A few months back, I was lucky enough to get to meet with a class of students in the Global Executive MBA program at Foster School of Business. They were getting ready for a student consulting project and I was signed up to talk to them about client management. To prepare, I asked my colleagues at Audienz what advice they would give to a group of aspiring consultants. Here’s what we came up with.
1. Be excited.
When you hire someone to do something, like paint your house or bring you dinner, it’s going to be a more enjoyable experience if they are excited about the job. Same goes for your client, it’s just plain nicer to work with someone who seems to be enjoying themselves.
2. Know your audience.
This phrase has been beat to death in marketing, but the same goes for client management. Do what you can to figure out who they are before you meet them (LinkedIn is a good place to start), and learn about them as you go. Everybody’s different, and the more you know about them, the better job you’ll do at working with them.
3. Clearly define the problem.
The number one reason projects fail: when the challenge was not clearly defined, or the parties involved did not have the same understanding of the definition. Work at this, even if it takes an extra meeting. Say “I still don’t understand the requirements” until you do. It’ll pay off.
4. Establish a rhythm.
In addition to the fruits of your labor, as a consultant, you’re also providing peace of mind. Your client should always know where things are and what to expect. Set a rhythm of meetings and communication at the beginning of the project so your client is never thinking, “when am I going to hear from her?”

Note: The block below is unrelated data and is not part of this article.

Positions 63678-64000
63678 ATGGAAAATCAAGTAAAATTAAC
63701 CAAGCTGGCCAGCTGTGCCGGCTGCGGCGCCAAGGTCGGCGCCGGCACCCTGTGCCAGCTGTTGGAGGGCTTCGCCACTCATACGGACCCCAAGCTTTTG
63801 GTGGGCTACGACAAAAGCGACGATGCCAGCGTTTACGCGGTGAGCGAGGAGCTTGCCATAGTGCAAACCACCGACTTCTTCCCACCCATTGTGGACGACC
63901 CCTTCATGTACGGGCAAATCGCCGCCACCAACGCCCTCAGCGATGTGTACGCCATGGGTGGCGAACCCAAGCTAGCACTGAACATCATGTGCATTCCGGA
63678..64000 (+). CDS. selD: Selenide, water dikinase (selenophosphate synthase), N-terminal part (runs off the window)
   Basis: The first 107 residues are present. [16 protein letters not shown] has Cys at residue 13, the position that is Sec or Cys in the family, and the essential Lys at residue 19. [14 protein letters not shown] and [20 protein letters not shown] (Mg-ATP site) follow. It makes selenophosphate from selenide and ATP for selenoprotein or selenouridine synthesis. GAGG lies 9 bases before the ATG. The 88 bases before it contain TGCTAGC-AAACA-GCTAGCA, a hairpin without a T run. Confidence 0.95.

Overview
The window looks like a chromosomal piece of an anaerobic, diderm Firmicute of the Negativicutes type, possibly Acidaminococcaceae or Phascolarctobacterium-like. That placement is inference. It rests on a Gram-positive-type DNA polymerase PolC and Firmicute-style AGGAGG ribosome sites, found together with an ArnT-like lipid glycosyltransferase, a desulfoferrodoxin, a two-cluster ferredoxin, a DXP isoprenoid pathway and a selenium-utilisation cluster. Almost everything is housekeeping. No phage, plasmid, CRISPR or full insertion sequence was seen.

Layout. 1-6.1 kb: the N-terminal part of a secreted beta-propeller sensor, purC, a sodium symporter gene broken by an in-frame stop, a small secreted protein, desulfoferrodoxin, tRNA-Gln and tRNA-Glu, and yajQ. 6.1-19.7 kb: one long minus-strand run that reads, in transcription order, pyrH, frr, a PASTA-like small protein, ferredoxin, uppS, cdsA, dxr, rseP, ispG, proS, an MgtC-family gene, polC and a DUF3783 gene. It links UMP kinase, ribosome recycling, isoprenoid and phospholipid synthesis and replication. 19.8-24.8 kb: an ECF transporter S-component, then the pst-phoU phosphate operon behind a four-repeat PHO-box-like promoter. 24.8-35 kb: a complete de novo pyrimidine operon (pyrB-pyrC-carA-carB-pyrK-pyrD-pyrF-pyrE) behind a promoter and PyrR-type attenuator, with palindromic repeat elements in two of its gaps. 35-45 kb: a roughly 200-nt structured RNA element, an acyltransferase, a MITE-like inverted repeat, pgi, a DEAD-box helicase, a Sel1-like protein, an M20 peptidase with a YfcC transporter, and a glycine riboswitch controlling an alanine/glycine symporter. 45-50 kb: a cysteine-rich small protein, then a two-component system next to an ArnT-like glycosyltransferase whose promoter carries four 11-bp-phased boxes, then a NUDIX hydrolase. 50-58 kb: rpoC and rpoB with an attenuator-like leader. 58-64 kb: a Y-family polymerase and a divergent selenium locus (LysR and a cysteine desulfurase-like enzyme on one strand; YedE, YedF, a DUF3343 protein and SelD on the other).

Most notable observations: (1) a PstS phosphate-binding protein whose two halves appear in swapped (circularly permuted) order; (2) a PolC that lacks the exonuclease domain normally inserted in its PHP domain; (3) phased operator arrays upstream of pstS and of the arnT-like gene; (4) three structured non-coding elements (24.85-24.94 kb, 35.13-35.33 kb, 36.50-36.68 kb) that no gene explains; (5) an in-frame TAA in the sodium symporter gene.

5. Understand all aspects of success.
The obvious (and most important) aspect of success is meeting your client’s business goals. That’s why you’re all gathered together. Second, you should also consider your client’s personal goals. In all likelihood, she’s been allocated some budget to do something special. A successful project means success for her. Third, you need to meet your own business goals. Bad margins, internal conflict, bad publicity go against why your business exists. And finally, a project has to work for you. If you’ve been working until midnight every night, you’re stressed out, then you’re doing something wrong. A burned out consultant is not only a bad consultant, but an unhappy person. Double fail.
6. Face time equals business.
There’s something to be said for old adages. If you can, make it a priority to meet face-to-face. It not only improves communication on the current project, but the water cooler effect of your presence often leads to more work as well.
7. Make your client feel valuable.
In my experience this is truer of junior clients, but a little honest flattery never hurts. As the consultant, you’re the expert in something, but your client is the expert in something else. Make sure it’s clear that you understand that everybody is adding value.
8. Looks matter.
If your work looks crappy no one will value it, and they may not even understand it.
9. Be yourself.
Clients are people too.